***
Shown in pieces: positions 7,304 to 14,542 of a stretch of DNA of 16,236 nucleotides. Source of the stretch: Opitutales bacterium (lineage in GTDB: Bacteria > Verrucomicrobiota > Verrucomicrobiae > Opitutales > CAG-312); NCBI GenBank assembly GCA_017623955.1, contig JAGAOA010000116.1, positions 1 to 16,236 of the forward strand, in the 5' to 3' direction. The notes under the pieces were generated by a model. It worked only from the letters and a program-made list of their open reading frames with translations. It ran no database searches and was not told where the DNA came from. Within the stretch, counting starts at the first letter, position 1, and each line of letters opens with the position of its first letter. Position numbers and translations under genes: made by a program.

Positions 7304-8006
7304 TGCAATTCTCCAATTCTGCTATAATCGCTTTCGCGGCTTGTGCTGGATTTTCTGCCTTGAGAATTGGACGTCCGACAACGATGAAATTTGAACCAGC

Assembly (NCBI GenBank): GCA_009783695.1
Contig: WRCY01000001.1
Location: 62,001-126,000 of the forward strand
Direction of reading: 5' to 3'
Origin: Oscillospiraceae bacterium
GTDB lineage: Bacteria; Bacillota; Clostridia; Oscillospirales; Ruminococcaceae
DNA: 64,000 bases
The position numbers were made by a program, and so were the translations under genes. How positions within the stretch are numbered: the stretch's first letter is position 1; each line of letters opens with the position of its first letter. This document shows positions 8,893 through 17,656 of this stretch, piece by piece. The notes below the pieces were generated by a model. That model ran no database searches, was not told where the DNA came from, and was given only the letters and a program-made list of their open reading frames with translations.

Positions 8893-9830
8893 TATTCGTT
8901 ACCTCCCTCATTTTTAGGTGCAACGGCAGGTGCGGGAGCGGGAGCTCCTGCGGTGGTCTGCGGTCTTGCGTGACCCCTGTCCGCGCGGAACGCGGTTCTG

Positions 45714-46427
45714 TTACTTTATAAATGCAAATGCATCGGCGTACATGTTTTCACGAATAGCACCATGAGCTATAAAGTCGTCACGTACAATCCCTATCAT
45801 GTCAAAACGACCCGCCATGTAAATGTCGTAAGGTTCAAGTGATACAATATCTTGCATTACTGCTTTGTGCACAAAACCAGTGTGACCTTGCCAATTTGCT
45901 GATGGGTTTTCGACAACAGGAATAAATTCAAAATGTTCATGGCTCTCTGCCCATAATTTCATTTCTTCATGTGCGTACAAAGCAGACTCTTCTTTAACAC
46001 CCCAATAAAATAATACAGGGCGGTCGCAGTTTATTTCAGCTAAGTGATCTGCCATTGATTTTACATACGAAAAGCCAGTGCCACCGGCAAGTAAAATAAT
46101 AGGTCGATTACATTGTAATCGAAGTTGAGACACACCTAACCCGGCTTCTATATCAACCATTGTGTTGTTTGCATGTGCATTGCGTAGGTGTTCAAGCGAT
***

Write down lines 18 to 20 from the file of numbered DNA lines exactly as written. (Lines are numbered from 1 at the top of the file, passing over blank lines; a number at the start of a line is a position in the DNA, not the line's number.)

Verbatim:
45901 GATGGGTTTTCGACAACAGGAATAAATTCAAAATGTTCATGGCTCTCTGCCCATAATTTCATTTCTTCATGTGCGTACAAAGCAGACTCTTCTTTAACAC
46001 CCCAATAAAATAATACAGGGCGGTCGCAGTTTATTTCAGCTAAGTGATCTGCCATTGATTTTACATACGAAAAGCCAGTGCCACCGGCAAGTAAAATAAT
46101 AGGTCGATTACATTGTAATCGAAGTTGAGACACACCTAACCCGGCTTCTATATCAACCATTGTGTTGTTTGCATGTGCATTGCGTAGGTGTTCAAGCGAT